A New Kind of Balance

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It’s so much easier to deal with ADHD.

I can create strategies and buy cute shit to help me feel empowered with time management support. I’d get planners and subscribe to apps that remind me of tasks and goals.

To be honest, I never imagined I’d been living with an ADHD brain. I simply thought I was imperfect, slow to succeed, and built for mediocrity. It took years of breakdowns to understand my breakthroughs.

Once I emotionally integrated the belief that I was already whole as I am, the journey of self-actualization opened up a pathway for grace and forgiveness.

My ADHD brain has given me the capacity to be creative and avant-garde. I can work with being inattentive. I can manage impulsivity. I am skilled at crafting holistic strategies with off-ramps and contingency plans.

The ADHD doesn’t concern me.

The OCD is the clown in a sewer luring me to an abyss of darkness and doubt.

I used to always think I was quirky. I wasn’t obsessed with washing my hands. My compulsions were more mental.

I was well aware of my behaviors with a paranoia that I was always at the risk of being criticized, judged, or disciplined – I would hide anything that didn’t resonate with normalcy.

As a latch key kid who spent many hours playing with puzzles and reading encyclopedias, I easily created an alternative reality where I could get lost in my delusions without getting found out. 

I would listen to the same songs on repeat, watch the same shows or movies, read the same books, play with the same games, and eat the same foods. I found solace in sameness.

For someone who prides herself on being unique, I crave the monotony of sameness so that I didn’t have to make a choice.

I love options and hate deciding. I embrace possibilities and am more comfortable with inaction.

The duality of my inner and external worlds were always at odds when I knew I needed to be accountable to others. When it was just me and my world, nothing made sense and it was the only way I knew how to be me.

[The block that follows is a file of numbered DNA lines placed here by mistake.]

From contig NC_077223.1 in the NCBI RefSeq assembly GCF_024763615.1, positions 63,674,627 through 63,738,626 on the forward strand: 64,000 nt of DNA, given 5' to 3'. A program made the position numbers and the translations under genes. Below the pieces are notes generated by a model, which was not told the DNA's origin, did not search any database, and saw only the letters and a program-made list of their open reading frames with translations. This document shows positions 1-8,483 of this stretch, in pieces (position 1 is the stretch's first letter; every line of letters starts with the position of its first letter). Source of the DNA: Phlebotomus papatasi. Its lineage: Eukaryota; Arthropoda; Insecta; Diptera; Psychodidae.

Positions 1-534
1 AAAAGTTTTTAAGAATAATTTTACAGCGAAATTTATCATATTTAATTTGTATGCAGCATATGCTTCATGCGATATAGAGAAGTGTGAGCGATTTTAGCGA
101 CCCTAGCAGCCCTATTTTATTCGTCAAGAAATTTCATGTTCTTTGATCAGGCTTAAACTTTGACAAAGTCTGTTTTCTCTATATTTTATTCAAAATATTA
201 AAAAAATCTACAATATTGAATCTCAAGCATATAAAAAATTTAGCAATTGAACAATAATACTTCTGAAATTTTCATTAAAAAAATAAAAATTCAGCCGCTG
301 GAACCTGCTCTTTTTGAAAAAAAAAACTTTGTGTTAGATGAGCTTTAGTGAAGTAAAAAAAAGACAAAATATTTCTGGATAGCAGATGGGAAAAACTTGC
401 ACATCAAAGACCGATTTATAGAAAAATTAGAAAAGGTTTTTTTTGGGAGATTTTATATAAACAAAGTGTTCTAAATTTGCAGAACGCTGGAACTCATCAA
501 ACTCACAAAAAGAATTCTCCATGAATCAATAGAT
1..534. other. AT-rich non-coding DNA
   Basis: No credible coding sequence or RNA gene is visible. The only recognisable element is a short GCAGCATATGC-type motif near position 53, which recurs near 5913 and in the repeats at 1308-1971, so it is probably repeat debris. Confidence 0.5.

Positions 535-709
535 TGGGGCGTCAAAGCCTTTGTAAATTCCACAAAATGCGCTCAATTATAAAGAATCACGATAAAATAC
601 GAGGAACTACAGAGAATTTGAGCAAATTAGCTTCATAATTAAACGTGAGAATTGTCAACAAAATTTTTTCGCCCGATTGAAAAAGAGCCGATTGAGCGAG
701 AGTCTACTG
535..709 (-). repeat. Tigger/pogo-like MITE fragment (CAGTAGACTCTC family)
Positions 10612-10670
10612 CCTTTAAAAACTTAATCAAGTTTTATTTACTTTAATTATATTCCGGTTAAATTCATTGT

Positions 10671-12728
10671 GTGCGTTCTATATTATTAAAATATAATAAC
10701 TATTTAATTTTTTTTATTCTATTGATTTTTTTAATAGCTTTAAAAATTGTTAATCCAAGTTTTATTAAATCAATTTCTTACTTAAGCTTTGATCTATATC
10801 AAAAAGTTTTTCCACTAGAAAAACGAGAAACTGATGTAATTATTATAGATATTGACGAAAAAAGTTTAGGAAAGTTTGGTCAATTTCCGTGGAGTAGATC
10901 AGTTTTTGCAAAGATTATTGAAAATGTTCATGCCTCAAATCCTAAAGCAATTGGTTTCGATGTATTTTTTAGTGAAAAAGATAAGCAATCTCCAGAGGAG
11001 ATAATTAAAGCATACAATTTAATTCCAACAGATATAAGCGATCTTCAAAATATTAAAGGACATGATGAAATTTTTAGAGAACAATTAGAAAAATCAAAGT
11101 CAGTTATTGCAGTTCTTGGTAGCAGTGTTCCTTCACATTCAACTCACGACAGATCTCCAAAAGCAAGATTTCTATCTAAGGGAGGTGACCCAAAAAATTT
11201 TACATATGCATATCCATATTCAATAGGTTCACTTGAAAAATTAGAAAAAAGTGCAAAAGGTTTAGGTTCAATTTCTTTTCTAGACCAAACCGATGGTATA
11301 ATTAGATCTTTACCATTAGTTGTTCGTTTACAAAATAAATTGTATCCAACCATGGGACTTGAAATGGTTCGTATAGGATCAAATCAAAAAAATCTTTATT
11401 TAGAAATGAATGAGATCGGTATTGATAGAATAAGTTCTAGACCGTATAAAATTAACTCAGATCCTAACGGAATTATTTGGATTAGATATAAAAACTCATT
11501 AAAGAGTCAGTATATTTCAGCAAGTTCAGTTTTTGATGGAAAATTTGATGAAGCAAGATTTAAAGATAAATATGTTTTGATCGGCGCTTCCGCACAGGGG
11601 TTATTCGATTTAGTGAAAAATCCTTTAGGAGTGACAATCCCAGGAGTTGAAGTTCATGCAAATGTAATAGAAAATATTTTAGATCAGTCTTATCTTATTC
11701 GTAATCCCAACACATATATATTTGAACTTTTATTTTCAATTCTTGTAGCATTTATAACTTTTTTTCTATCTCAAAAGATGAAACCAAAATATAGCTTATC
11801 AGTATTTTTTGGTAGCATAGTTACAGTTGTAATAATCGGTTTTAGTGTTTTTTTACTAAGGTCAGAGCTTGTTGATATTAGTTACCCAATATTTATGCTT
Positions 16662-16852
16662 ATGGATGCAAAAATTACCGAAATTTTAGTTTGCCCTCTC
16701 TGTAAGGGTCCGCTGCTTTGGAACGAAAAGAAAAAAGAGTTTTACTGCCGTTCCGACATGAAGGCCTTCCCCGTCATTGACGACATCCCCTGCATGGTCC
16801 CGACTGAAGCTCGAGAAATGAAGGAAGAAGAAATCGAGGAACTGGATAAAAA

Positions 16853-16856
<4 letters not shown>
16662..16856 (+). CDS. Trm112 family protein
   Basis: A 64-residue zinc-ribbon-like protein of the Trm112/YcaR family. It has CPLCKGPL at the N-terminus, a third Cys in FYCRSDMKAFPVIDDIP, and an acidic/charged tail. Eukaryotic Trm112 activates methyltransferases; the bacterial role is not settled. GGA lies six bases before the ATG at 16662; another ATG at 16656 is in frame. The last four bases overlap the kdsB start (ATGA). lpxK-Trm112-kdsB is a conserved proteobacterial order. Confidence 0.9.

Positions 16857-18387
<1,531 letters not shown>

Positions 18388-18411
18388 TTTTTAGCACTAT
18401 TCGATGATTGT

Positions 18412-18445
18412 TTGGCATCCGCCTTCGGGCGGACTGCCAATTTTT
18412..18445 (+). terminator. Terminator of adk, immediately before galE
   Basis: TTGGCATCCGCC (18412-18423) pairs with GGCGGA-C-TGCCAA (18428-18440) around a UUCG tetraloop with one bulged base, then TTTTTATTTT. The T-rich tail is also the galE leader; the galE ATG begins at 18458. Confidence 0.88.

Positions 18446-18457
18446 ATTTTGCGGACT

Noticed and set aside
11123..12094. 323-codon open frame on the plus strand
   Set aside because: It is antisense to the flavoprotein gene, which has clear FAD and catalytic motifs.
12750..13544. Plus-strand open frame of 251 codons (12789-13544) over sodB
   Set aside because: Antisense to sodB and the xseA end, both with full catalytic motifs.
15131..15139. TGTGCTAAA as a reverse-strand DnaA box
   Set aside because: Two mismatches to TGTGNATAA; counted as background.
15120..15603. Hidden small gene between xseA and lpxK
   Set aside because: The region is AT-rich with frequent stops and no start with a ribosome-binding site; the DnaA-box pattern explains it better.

I lived in my head so much that I created an imaginary mouse friend to keep me company. The adults in my life to this day don’t know how to regulate their own emotions so there was no way I could have expected them to support my disability with compassion or empathy.

Having an ADHD feels like a walk in the messy park whereas OCD feels like floating into deep waters without a submersible. I became some comfortable with the darkness that sadness became my home and anything that disrupted my solitude was like ripping out my roots.

The hardest part of dealing with OCD is recognizing that it has been the anvil in my descent to madness but it has also served as an extension of my body which makes separation feel like torture.

I’ve been so emotionally invested in having nonsensical compulsions.

I positioned my obsessions as personality quirks. I normalized intrusive thoughts that they became my default setting.

Breaking from who I thought I was by confronting the ways I’ve been complicit in sabotaging my potential is the hardest journey to take. I don’t expect to heal overnight just like I didn’t get sick overnight. But I also don’t want to treat my conditions like a plague when they’ve been instrumental in cultivating the person who is writing this now.

I’m grieving a life I never had and I am also embracing a future of self-awareness so that I don’t have to give up more of my essence to a disability that needs me to live with distrust of myself.

Eventually I will find a new balance of chaos and peace, of ambition and integrity, and of ADHD and OCD.